The United States was in mourning Sunday for victims of two mass shootings that killed 29 people in less than 24 hours as debate raged over whether President Donald Trump's rhetoric was partly to blame for surging gun violence.
The rampages turned innocent snippets of everyday life into nightmares of bloodshed: 20 people shot dead while shopping at a crowded Walmart in El Paso, Texas on Saturday morning, and nine more outside a bar in a popular nightlife district in Dayton, Ohio just 13 hours later.
In Texas another 26 people were wounded, and 27 in Ohio. In Dayton, the shooter, armed with a long gun, was killed by police in less than a minute. They just happened to be nearby and prevented a casualty toll that could have been many times greater, local officials said.
Still, in those few seconds the shooter managed to mow down dozens of people.
"You could see the bodies actually start to fall and we knew it was bigger than just even a shoot-out," Anthony Reynolds, who was outside the Dayton bar when the shooting started, told NBC News.
Reynolds described the shooter as a white man dressed all in black, with his face covered and armed with an assault rifle.
Police later blamed the gunman as a 24-year-old white man called Connor Betts and said that his sister was among those killed.
In Texas, a suspect surrendered shortly after the massacre and was described in media reports as a 21-year-old white man named Patrick Crusius who was believed to have posted online a manifesto denouncing a "Hispanic invasion" of Texas. El Paso, on the border with Mexico, is majority Latino.
- Shooter 'very confident' -
The manifesto posted shortly before the shooting started also praises the killing of 51 Muslims at two mosques in Christchurch, New Zealand in March and the person who wrote it indicated they expected to die in the shooting.
Prosecutors in Texas said they would seek the death penalty, and a federal official said that investigators are treating the El Paso shooting as a case of domestic terrorism.
As the country stood aghast over its latest spasm of gun violence, Trump ordered flags flown at half mast for five days.
At the Walmart, terrified shoppers cowered in aisles or ran out of the store as gunfire echoed.
Vanessa Saenz, a Walmart shopper, said the El Paso shooter was wearing a black T-shirt, cargo pants and ear protectors. She said it looked like he was "dancing."
People near the shooter became cornered, and Saenz said she recalls him raising his rifle, aiming at them and shooting.
"The one thing I'll never forget is the way he walked into Walmart, very confident. He was on a mission and that's when it hit me," Saenz told ABC News Radio.
These were the 250th and 251st mass shootings this year in the US, according to the Gun Violence Archive, an NGO. It defines mass shooting as an incident in which at least four people are wounded or killed in a shooting.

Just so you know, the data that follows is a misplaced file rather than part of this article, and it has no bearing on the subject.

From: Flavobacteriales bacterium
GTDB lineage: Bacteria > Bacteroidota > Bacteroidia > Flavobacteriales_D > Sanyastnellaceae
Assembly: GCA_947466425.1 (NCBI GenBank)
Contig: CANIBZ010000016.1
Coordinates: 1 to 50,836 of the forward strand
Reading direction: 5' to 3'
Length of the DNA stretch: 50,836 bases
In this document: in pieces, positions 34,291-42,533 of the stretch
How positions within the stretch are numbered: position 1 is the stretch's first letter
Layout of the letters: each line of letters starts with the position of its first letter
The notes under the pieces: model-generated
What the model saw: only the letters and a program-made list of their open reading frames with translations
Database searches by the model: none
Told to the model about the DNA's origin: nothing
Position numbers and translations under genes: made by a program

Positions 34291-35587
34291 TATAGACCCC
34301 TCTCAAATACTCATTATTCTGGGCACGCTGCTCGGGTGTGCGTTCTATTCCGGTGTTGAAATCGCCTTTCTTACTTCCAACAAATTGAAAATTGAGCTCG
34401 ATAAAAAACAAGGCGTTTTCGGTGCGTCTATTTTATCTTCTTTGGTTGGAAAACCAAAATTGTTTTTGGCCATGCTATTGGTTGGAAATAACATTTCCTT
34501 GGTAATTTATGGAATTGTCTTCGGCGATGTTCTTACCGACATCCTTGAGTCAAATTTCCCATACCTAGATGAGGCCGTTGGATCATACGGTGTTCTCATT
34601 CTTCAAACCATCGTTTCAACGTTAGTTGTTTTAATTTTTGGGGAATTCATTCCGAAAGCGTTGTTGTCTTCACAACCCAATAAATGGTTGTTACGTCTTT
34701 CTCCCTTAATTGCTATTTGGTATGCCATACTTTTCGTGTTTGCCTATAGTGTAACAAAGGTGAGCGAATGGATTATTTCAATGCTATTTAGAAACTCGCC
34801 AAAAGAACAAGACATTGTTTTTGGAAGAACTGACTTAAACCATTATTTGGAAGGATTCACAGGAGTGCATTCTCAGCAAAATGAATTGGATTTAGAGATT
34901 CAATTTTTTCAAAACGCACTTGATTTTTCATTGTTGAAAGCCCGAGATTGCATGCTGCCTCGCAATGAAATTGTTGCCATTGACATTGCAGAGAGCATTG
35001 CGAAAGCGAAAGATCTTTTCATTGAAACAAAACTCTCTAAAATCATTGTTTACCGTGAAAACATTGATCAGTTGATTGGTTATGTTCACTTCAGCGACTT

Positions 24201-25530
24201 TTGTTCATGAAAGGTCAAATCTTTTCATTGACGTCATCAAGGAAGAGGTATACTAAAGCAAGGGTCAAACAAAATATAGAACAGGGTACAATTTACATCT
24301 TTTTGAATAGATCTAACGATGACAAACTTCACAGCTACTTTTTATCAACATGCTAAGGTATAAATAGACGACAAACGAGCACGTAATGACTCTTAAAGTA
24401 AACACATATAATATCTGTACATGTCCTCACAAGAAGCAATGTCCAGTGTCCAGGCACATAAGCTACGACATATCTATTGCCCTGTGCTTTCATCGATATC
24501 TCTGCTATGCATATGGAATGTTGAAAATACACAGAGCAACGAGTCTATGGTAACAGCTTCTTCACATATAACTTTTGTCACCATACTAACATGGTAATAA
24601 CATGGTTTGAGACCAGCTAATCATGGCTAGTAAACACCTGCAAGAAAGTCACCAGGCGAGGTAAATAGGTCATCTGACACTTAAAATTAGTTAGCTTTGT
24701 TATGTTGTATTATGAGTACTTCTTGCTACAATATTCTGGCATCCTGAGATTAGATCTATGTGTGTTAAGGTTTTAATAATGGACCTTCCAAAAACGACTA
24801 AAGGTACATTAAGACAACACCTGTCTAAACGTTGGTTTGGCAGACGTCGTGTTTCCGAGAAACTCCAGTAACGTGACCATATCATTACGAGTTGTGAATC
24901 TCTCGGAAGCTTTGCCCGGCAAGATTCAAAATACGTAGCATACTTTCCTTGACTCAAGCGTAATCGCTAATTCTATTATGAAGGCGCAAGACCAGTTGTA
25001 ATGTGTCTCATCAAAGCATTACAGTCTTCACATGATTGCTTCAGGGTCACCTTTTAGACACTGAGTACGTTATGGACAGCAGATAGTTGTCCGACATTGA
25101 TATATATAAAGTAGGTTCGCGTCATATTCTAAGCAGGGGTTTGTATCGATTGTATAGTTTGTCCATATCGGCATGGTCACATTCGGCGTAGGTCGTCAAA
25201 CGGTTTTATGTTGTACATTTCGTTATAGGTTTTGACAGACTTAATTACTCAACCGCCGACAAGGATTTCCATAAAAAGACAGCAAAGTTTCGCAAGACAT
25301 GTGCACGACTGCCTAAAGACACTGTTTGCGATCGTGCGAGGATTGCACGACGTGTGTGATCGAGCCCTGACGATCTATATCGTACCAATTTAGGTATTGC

The two shootings ended a particularly tragic week for gun violence in America: three people died in a shooting at a food festival last Sunday in California, and two more died Tuesday at a shooting in a Walmart in Mississippi.
On Twitter Trump described the El Paso attack as "an act of cowardice." On Sunday morning he tweeted again saying "God bless the people of El Paso Texas. God bless the people of Dayton, Ohio."
But critics hit hard at Trump, saying his custom of speaking in derogatory terms about immigrants is pushing hatred of foreigners into the political mainstream and encouraging white supremacist thinking that encourages violence.
"To pretend that his administration and the hateful rhetoric it spreads doesn't play a role in the kind of violence that we saw yesterday in El Paso is ignorant at best and irresponsible at worst," said the Southern Poverty Law Center, a major civil rights group.
It cited Trump actions like calling Mexican migrants rapists and drug dealers and doing nothing when a crowd at a Trump rally chanted "send her back" in reference to a Somali-born congresswoman.
The Republican mayor of El Paso seemed to discount any race element to the Texas shooting, saying the gunman was disturbed.
"He was deranged, he was evil... Pure evil as far as I can characterize it," Dee Margo told Fox News.
Trump's chief of staff, Nick Mulvaney, echoed this saying both shooters were sick people and "no politician is to blame for that."
"This cancer, this difficulty that we face as a nation predates this administration by many, many years," Mulvaney told ABC News.
But at least two Democratic presidential hopefuls said Trump bears some of the blame for violence like this.
Beto O'Rourke, who lives in El Paso and used to represent Texas in Congress, said there is now an environment of open racism in the US.
"And we see it from our commander-in-chief. He is encouraging this," O'Rourke told CNN. "He doesn't just tolerate it, he encourages it, calling immigrants rapists and criminals and seeking to ban all people of one religion. Folks are responding to this."